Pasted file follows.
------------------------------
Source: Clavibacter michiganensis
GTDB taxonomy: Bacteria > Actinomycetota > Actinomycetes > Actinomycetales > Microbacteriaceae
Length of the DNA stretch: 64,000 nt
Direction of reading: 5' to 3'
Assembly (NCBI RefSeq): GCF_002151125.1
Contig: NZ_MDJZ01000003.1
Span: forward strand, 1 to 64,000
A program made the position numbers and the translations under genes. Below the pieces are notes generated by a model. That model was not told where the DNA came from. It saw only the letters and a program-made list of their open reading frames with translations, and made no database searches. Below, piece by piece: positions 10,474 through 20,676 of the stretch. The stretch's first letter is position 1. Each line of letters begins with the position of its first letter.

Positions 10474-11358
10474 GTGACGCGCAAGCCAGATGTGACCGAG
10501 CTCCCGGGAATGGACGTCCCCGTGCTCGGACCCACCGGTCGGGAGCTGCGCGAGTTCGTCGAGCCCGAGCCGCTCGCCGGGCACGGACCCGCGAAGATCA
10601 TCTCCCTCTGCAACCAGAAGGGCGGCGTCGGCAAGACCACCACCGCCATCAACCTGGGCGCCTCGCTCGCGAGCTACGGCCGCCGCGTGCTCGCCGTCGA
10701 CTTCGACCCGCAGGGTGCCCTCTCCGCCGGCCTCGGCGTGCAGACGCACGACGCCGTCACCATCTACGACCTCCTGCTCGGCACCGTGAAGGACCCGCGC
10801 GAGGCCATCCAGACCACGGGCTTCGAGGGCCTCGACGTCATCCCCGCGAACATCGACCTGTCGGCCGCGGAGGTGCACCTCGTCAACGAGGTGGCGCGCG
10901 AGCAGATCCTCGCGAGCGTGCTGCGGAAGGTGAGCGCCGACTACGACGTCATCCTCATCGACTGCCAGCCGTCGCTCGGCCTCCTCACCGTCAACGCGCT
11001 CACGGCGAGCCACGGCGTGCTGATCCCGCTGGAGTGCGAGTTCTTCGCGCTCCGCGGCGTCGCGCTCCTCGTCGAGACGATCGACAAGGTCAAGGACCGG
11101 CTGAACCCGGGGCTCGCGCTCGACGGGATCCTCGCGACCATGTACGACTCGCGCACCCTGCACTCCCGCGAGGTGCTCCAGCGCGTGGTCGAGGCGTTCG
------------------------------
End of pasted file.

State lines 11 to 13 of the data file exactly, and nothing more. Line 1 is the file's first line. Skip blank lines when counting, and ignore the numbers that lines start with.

10501 CTCCCGGGAATGGACGTCCCCGTGCTCGGACCCACCGGTCGGGAGCTGCGCGAGTTCGTCGAGCCCGAGCCGCTCGCCGGGCACGGACCCGCGAAGATCA
10601 TCTCCCTCTGCAACCAGAAGGGCGGCGTCGGCAAGACCACCACCGCCATCAACCTGGGCGCCTCGCTCGCGAGCTACGGCCGCCGCGTGCTCGCCGTCGA
10701 CTTCGACCCGCAGGGTGCCCTCTCCGCCGGCCTCGGCGTGCAGACGCACGACGCCGTCACCATCTACGACCTCCTGCTCGGCACCGTGAAGGACCCGCGC